So, if we omit milled whole grains, what’s left? And also, how is it that insulin could be bad for us? Isn’t diabetes a disease of insulin deficiency?
Training the dietary cross-hairs on foods with a high glycemic load
The glycemic index quantifies the glucose content of a food or beverage on a scale of 1 to 100, while glycemic load assesses the amount of glucose per serving of that food or beverage. Those data are crucial for constructing a diet, whether a weight-loss diet or a diet aimed at controlling diabetes or reducing cardiovascular risk. At the risk of being tediously repetitive, here’s why:
- Glucose that is not converted to energy tends to be stored as fat.
- Glucose in the bloodstream signals our pancreatic beta cells to secrete insulin, but excessive amounts of insulin can effectively exhaust insulin receptors throughout the body, leading to diabetes.
- Diabetes itself contributes to acute cardiovascular events. Atherosclerotic plaques in persons with diabetes are more unstable and likely to rupture; they contain a richer lipid core and are more susceptible to inflammation.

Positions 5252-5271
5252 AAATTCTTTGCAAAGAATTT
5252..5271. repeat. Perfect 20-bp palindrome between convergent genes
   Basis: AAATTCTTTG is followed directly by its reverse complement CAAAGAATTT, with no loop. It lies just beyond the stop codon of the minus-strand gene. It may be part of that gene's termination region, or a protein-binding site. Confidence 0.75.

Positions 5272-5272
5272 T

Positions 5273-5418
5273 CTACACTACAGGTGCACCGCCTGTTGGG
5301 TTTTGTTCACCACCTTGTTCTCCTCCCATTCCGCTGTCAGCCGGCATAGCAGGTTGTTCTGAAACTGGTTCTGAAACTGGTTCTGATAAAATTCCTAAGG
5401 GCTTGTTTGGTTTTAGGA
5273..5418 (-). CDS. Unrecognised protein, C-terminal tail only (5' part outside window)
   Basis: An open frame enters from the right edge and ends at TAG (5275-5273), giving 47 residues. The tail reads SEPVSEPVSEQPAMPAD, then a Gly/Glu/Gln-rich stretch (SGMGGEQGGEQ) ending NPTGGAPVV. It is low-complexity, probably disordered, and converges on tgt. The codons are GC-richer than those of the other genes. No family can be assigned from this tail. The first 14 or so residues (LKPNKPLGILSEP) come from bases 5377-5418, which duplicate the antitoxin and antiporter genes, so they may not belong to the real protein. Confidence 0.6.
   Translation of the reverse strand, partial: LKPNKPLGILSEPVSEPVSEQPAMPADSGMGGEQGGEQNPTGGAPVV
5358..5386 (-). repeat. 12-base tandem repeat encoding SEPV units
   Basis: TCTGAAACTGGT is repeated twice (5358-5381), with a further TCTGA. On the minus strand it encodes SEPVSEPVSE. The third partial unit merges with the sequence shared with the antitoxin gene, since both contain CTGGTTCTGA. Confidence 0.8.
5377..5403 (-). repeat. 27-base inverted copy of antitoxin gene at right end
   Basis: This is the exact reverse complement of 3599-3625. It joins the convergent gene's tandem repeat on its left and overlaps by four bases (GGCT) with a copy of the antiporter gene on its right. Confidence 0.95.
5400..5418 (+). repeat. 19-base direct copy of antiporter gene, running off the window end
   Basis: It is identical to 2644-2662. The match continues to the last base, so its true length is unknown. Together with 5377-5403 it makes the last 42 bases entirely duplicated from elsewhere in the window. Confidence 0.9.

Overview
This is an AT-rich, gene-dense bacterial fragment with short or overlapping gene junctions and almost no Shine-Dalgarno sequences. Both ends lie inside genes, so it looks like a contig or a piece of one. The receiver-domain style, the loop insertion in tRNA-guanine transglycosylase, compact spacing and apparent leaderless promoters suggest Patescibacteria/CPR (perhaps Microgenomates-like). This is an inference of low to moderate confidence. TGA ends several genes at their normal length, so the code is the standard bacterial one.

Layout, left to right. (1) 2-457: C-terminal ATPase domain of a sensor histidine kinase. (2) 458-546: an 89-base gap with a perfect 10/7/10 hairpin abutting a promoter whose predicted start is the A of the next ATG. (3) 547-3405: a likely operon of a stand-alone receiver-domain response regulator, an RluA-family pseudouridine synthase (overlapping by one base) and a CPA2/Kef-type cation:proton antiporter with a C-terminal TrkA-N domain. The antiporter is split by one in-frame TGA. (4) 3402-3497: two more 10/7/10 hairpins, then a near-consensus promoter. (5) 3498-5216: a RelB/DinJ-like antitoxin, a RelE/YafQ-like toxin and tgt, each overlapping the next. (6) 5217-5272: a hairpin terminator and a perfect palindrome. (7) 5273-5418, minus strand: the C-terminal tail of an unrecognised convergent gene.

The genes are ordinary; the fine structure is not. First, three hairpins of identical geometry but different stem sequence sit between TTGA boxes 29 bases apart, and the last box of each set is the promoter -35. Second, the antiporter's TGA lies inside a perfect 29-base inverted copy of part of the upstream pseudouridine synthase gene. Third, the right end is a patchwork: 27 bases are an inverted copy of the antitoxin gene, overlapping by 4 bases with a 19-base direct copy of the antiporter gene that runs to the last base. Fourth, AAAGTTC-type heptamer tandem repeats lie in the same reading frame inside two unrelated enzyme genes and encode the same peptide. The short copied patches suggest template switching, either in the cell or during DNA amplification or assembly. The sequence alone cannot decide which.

The shift in emphasis from avoiding high-fat foods to minimizing those that carry a high glycemic load appears to be reasonable. Here’s a short selection from a list of more than 100 food and drink items from the Harvard Medical School:
|Food / beverage||Glycemic index
(glucose = 100)
|Glycemic load per serving|
|Vanilla cake from Betty Crocker mix||42||24|
|Bagel, plain white||72||25|
|Unsweetened orange juice||50||12|
|Instant oat meal||83||30|
|Corn on the cob||60||20|
|Milk, full fat||41||5|
|Kraft mac & cheese||64||32|
|Baked russet potato||111||33|
|Hummus (chick pea dip)||6||0|
Something that the table makes clear is that it doesn’t matter a whole lot whether the glycemic load is in the form of sugar or refined carbohydrates. That’s because we convert the carbohydrate to glucose really, really quickly. A lot of the difference in glycemic load is, of course, the serving size. For example, the Coca Cola serving is 250 ml, which is about a cup; people who buy those supersized soda pops that Mayor Mike Bloomberg excoriated take in a multiple of that glycemic load. But it’s eye-opening that for equivalent quantities, Coke has three times the glycemic load as whole milk. A quart of Coke carries a glycemic load equivalent to two large baked potatoes.